Six years ago, my granddaughter, Kenzie, was diagnosed with Type-1 diabetes. It was heartbreaking. From that day forward, her life has depended upon meticulously monitoring everything she does and every single thing she eats and drinks and then taking on sugar and carbohydrates or injecting the proper dosage of insulin to compensate. She will do so every moment of every day for the rest of her life.
Type-2 diabetes is caused by lifestyle decisions such as a bad diet and insufficient exercise. Most contract it as adults. No one knows, however, what causes a child’s body to suddenly kill cells in the pancreas that destroy its ability to manufacture insulin. Between 2001 and 2009, the incidence of Canadian children under 19 falling prey to Type-1 diabetes has increased by 21%. The cost for Canadian taxpayers is $16.9 billion. We are in a silent crisis.
Kenzie is now 11 years old. She is a healthy, happy little girl who enjoys hockey, soccer, and horseback riding, plays the trombone, and, due to years of French immersion, is fluently bilingual. I am exceptionally proud of her and of the fact that she has steadfastly refused to allow diabetes to restrict or define her.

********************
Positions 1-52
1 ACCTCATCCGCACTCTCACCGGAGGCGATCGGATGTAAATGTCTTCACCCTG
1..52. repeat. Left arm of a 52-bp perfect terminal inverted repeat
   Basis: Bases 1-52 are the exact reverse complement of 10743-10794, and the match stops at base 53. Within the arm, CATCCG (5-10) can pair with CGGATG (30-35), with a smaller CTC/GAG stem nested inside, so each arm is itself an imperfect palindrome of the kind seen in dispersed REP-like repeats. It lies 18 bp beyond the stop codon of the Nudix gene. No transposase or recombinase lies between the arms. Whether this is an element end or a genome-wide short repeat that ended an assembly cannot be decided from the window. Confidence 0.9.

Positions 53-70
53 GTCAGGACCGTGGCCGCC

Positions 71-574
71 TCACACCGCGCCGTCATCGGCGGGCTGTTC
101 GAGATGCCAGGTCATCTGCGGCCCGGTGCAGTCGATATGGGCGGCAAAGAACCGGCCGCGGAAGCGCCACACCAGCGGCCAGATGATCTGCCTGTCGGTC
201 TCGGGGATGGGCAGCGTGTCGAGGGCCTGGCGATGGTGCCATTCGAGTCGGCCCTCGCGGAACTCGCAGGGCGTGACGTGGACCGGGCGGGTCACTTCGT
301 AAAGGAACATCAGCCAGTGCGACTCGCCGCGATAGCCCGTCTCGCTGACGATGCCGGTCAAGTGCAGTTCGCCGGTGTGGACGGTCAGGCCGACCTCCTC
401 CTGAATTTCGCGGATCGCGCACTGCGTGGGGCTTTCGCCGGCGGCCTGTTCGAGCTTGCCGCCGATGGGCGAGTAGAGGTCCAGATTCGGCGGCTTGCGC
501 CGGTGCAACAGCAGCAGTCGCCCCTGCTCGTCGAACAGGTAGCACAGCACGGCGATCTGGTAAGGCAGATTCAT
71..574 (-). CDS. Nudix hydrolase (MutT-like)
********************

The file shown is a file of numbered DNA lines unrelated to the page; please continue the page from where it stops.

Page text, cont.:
Kenzie has worked to support the Juvenile Diabetes Research Foundation (JDRF). For over 40 years, the JDRF has led research in Canada and coordinated with efforts around the world to help those living with type-1 to lead healthy normal lives through developing new technologies and, ultimately, to find a cure. Kenzie has worked to support the JDRF. She has raised funds through her participation in JDRF Walks for the Cure in Peterborough and Toronto. She raised more through running a race on Ottawa’s Marathon weekend. Kenzie has organized and run JDRF pop-up lemonade stands. She has been interviewed by local media and on a national CBC Radio program. And now, she is helping to organize a fund-raising dance.
On Saturday, November 2, at Lakefield, Ontario’s Royal Canadian Legion, Kenzie will speak at a dance at which people in her community will gather to enjoy an evening of music and fun while raising money and awareness of Type-1 diabetes. Kenzie is doing what she can to live a normal healthy life and helping others with Type-1 to do the same. I am proud of her. I am proud to help her in her efforts to help others.
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